In a previous post, we discussed the “shifting burdens” framework outlined by the Federal Circuit in Dynamic Drinkware, LLC v. National Graphics, Inc., for demonstrating a prior art reference’s entitlement to a provisional priority date. (See our post here. See also Dynamic Drinkware, 800 F.3d 1375, 1378 (Fed. Cir. 2015)).
In a pair of recent decisions, the PTAB has adopted the shifting burdens framework to new issues, such as whether a reference is precluded from use in an obviousness rejection under the common ownership exception of 35 U.S.C. § 103(c)(1). See, e.g., Global Tel*Link Corp. v. Securus Techs., Inc., IPR2014-00825, Paper 36 (P.T.A.B. Dec. 2, 2015); Marvell Semiconductor, Inc. v. Intellectual Ventures I LLC, IPR2014-00552, Paper 79 (P.T.A.B. Nov. 30, 2015). Continue reading “Patent Owner Challenges Based on Common Ownership of Prior Art (§ 103(c)(1))”
Relying on the priority date of a provisional patent application has been problematic for some Petitioners in Inter Partes Reviews. However, the Federal Circuit and the PTAB have recently issued decisions which provide guidance for using provisional patent applications in IPRs. Continue reading “Provisional Applications as Prior Art in Inter Partes Reviews”
Earlier this month the Federal Circuit reversed the Patent Trial and Appeal Board in an inter partes review decision for just the second time ever. Belden Inc. v. Berk-Tek LLC, Case No. 2014-1575 (Fed. Cir. Nov. 5, 2015). The court found that the PTAB did not invalidate enough claims of the challenged patent, resulting in yet another win for an IPR petitioner at the appellate level. Continue reading “Federal Circuit Issues Second-Ever IPR Reversal, But Petitioner Still Wins”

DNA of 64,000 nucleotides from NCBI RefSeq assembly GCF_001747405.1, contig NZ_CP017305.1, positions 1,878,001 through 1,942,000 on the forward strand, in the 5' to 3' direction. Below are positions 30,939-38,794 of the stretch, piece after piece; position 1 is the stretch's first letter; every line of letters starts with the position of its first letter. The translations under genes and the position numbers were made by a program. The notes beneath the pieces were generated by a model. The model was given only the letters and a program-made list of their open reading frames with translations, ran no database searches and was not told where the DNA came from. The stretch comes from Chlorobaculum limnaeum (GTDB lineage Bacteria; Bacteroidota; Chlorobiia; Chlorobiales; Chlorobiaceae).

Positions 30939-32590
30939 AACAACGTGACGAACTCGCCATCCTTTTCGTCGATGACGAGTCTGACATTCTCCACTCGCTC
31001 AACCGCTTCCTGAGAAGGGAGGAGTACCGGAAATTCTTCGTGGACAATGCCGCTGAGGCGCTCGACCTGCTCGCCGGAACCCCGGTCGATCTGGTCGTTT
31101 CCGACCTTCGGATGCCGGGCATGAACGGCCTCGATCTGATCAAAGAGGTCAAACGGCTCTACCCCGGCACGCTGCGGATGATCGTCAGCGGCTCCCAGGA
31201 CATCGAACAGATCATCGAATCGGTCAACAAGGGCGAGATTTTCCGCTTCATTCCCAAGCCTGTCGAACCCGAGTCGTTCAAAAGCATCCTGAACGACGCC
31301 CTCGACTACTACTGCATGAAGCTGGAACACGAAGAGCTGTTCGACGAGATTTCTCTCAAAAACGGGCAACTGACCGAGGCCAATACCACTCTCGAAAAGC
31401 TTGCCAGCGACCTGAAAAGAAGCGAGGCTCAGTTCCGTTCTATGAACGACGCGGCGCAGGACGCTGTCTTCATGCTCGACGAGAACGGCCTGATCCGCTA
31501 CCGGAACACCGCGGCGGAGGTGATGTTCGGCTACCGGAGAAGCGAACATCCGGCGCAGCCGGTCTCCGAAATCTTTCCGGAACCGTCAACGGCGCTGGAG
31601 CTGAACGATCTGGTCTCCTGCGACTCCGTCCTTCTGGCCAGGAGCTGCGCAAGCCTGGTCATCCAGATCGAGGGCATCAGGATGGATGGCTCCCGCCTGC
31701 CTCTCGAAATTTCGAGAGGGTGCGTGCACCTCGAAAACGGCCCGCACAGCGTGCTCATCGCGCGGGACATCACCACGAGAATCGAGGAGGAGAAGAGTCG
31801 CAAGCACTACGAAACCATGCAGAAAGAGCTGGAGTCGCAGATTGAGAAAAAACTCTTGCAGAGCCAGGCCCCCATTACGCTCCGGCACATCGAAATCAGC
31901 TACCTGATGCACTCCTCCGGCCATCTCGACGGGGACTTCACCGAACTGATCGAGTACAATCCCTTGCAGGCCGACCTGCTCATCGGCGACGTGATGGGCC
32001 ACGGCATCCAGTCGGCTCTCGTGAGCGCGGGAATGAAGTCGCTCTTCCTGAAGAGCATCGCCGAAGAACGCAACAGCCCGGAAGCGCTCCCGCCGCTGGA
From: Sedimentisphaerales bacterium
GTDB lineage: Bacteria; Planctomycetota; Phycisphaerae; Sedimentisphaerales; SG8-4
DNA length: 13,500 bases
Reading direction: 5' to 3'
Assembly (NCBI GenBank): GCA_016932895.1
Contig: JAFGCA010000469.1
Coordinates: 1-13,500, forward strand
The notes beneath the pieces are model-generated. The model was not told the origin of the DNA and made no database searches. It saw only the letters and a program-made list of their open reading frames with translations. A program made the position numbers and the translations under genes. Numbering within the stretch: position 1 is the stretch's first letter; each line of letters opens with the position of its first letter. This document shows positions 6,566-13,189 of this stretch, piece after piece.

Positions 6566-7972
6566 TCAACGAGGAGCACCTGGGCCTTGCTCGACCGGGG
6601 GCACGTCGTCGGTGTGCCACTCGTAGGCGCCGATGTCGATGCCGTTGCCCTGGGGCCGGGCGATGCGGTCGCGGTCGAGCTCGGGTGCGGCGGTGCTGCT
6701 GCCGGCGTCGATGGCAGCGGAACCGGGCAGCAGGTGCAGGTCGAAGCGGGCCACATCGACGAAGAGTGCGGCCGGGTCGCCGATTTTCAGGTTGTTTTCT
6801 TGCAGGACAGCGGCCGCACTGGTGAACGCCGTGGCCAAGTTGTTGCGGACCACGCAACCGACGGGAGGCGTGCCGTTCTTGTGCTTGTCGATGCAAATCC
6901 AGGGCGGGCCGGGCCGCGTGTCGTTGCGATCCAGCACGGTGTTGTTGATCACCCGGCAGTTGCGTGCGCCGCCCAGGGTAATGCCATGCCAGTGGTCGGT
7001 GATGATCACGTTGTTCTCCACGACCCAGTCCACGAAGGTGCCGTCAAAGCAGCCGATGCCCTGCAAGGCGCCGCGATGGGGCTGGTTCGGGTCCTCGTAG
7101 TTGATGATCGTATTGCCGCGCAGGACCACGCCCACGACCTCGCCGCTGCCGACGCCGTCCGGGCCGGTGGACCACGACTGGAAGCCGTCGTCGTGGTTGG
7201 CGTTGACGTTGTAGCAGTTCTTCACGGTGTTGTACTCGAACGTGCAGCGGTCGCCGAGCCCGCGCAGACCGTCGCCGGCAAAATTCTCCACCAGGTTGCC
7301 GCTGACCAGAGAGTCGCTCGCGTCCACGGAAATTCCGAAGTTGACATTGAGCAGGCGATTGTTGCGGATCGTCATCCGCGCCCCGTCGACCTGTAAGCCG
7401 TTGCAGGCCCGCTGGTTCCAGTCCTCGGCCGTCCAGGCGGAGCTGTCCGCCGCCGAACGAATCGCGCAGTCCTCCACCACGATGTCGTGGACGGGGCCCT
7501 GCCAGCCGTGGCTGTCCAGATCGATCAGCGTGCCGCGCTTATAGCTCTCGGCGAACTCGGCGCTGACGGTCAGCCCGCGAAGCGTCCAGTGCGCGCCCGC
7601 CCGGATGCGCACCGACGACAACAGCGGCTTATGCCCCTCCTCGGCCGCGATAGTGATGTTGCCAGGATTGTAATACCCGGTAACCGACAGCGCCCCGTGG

A recent decision at the PTAB highlights one of the difficulties faced by parties and practitioners before the Board: the potential for conflicting decisions in a forum where almost nothing is considered precedential.
Earlier this month an expanded panel re-visited the question of whether a Petitioner may join its own previously-instituted Petition for Inter Partes Review. Consistent with earlier decisions, this expanded panel concluded that so-called “issue joinder” (the same party joining new issues to an instituted petition) is permissible under 35 U.S.C. § 315(c). Zhongshan Broad Ocean Motor Co., Ltd. v. Nidec Motor Corp., IPR2015-00762 (PTAB October 5, 2015) (Paper 16). Continue reading “Lack of Precedent at PTAB Can Lead to Conflicting Panel Decisions”
One issue which we’ve been keeping an eye on is the Patent Trial and Appeal Board’s use of its discretion under 35 U.S.C. § 325(d) to deny institution of inter partes review for petitions using “the same or substantially the same prior art or arguments previously [ ] presented to the Office.” (See our previous posts on the topic here and here.)
In an effort to better understand the Board’s use of § 325(d) we reviewed every institution decision issued by the Board in the last 15 months to see (1) whether a petition was opposed under this statutory provision and (2) whether institution was denied as a result. The results of this study, described in greater detail below, suggest that § 325(d) remains rarely used by the Board. That said, Petitioners still must account for this statutory provision by including different prior art or grounds of rejection in the petition, explaining those differences to the Board, and ensuring a proper petition is filed in the first instance to avoid a “second bite” rejection. Continue reading “Board’s Discretion Under § 325(d) Remains Rarely Used”